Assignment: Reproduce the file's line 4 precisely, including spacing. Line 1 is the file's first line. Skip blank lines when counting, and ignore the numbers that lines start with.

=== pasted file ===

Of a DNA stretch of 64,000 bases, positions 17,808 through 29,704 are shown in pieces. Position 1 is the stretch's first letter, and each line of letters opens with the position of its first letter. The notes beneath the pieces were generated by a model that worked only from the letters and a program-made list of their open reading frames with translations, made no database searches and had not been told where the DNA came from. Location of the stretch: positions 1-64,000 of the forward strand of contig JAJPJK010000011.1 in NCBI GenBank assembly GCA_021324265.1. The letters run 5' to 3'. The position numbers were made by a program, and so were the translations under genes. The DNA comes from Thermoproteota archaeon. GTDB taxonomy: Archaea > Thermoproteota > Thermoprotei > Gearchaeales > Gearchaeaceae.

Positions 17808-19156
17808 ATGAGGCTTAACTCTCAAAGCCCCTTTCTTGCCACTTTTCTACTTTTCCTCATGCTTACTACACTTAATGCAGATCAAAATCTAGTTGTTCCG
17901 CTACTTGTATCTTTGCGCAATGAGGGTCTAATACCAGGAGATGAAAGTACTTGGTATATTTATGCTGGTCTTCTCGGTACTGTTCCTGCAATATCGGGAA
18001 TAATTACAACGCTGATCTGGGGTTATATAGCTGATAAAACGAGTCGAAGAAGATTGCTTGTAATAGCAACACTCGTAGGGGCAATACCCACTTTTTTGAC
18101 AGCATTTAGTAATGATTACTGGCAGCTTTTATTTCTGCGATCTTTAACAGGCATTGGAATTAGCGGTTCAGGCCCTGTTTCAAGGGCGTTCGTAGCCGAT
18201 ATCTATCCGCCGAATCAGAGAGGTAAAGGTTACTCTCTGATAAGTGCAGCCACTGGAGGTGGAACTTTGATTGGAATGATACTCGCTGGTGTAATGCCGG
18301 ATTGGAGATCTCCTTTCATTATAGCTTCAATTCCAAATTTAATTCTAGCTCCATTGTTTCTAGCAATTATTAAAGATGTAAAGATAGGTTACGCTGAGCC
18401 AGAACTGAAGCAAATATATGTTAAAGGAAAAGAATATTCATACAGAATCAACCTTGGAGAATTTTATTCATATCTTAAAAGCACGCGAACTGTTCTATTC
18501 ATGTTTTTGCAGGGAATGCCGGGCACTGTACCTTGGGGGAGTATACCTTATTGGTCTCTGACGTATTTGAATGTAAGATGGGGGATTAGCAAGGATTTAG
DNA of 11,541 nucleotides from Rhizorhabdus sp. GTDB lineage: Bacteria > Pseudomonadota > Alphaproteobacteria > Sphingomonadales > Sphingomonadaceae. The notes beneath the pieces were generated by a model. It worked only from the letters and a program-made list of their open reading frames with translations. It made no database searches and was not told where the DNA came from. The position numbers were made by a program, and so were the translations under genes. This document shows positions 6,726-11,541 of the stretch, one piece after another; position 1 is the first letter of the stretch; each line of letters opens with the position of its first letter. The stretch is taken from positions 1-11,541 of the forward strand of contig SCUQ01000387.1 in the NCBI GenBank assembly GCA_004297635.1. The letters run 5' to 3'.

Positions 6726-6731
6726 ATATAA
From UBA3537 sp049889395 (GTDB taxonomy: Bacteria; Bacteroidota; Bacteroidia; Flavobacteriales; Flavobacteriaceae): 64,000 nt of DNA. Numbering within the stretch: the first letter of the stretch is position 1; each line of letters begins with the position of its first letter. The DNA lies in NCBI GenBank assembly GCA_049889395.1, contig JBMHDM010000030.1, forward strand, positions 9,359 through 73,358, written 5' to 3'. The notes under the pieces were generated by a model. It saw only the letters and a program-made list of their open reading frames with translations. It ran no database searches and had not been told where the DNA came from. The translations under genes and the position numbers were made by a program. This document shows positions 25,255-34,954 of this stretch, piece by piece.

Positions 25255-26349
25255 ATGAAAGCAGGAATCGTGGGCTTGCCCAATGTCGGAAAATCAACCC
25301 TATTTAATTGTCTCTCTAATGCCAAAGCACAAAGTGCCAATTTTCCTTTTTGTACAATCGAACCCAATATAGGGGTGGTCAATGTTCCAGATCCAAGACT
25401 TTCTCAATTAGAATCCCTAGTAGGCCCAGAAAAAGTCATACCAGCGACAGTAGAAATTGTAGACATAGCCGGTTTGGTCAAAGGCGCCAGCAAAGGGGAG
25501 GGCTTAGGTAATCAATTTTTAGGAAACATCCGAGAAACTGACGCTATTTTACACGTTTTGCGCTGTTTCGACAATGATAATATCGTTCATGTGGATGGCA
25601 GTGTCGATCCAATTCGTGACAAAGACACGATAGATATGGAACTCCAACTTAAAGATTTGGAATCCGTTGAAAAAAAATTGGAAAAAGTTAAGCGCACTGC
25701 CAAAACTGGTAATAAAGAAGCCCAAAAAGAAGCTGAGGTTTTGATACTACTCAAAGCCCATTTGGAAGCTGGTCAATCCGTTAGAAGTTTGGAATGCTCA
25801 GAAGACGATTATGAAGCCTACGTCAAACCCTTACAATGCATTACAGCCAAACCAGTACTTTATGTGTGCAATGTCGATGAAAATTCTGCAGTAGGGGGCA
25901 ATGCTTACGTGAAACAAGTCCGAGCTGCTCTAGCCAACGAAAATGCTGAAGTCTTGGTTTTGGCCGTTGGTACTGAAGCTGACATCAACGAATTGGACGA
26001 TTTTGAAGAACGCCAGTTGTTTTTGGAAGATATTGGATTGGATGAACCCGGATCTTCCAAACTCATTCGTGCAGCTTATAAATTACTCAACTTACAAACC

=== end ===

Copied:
17901 CTACTTGTATCTTTGCGCAATGAGGGTCTAATACCAGGAGATGAAAGTACTTGGTATATTTATGCTGGTCTTCTCGGTACTGTTCCTGCAATATCGGGAA